A Letter to College Students (from all Profs)

Dear Students,

Before the academic year begins, I have a few things I’d like to discuss with you. Please listen carefully. No, no, no-don’t speak. Just listen. In fact, take out your phone and record what I am about to say.

Number one: Read the course description before you register for my course. Pay close attention to the course title and number as well. The numbers are not arbitrary. 100, 200, and 300-level courses increase in difficulty. This means that my 300-level course is probably not suitable for you first semester freshman year.

Number two: If I email you before the beginning of the course, please read that email. In all likelihood, I am relaying some important content in that message. In fact, I AM relaying important content. For example, you may need to have some readings done prior to the first day of class. You are responsible for those readings whether you read the email or not. If this bothers you, drop my class.

Number three: If I email you during the course, please read that email. Again, I am either a) clarifying course related information (scheduling, assignments, readings); b) providing you with extra information to aid in your learning process; or c) asking for your feedback/input on course related issues. If you do not read the email, you are still responsible for that content. If this annoys you, drop my class.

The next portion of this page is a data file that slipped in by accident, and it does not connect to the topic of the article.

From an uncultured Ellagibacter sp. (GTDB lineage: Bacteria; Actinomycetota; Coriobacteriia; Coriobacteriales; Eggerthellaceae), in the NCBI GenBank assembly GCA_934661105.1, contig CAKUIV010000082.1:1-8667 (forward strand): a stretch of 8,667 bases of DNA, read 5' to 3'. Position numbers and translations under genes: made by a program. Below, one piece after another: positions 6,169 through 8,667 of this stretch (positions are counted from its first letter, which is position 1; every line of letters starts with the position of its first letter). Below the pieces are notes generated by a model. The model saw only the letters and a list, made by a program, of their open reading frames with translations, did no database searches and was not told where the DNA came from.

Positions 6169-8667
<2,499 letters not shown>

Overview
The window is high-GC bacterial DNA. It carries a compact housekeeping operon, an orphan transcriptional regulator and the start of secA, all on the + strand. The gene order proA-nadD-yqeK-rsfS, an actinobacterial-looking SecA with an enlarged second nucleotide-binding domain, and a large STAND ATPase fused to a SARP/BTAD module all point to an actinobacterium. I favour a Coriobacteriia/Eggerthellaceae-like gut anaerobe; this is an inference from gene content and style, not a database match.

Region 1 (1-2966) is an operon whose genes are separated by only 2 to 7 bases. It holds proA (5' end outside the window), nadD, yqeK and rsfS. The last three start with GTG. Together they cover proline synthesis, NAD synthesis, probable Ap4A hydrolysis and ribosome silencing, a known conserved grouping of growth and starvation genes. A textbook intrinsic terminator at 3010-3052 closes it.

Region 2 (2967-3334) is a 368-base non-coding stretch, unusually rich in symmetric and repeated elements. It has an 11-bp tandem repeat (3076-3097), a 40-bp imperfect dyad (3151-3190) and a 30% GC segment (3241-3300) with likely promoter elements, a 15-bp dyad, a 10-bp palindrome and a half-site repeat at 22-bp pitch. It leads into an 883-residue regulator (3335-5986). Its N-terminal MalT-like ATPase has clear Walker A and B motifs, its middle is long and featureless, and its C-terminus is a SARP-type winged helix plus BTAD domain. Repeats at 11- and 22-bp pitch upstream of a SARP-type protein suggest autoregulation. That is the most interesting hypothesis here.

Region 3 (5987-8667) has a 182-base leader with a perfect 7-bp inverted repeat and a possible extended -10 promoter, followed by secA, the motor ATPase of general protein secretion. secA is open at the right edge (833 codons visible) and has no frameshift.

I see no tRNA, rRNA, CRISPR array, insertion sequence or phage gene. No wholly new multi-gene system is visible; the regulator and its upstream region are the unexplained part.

Number four: I do not exist for your amusement. I have a life of my own. I do not sit in front of my computer waiting for you to email me at 10:52pm so I can give you feedback on your paper draft. You have friends for that. Use them.

Number five: This is MY course. I choose what time we begin, end, if we have breaks, when assignments are due, course readings, grading scale, and learning goals. Now, on the first day of class, I always negotiate these things with my students. If you are absent on the first day of class, your vote will not be counted retroactively. And if I choose to not put any of these issues up for negotiation, I have that right. If you think this is unfair, drop my class.

Number six: IT IS ON THE SYLLABUS. You will hear me repeat this at least one time per 35 minutes of class. I will repeat it now as an example of what you will hear in class: IT IS ON THE SYLLABUS. In case you are confused, the ‘it’ I am referring to is whichever piece of information you ‘swear’ is not on the syllabus. This includes but is not limited to: the title of the course, the course description, the course number, my email address, my office number, office hours, required texts, due dates for all assignments, due times for all assignments, the grading scale, policies regarding late work, policies regarding absences, policies regarding athletic travel. So, for what I wish would be the last time: IT IS ON THE SYLLABUS.

Number seven: Excuses—I don’t need them. If you have excuses, drop my class.

(you may stop recording now)

Have a wonderful year 🙂

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9 comments on “A Letter to College Students (from all Profs)

  1. historian says:

    I cannot believe Professors have to send these letters. As a high school teacher, all of this is a familiar refrain… but I tell my students college professors do not stand for any shilly-shallying and I am disappointed if that is a battle you have to fight as well. Let’s blame the parents!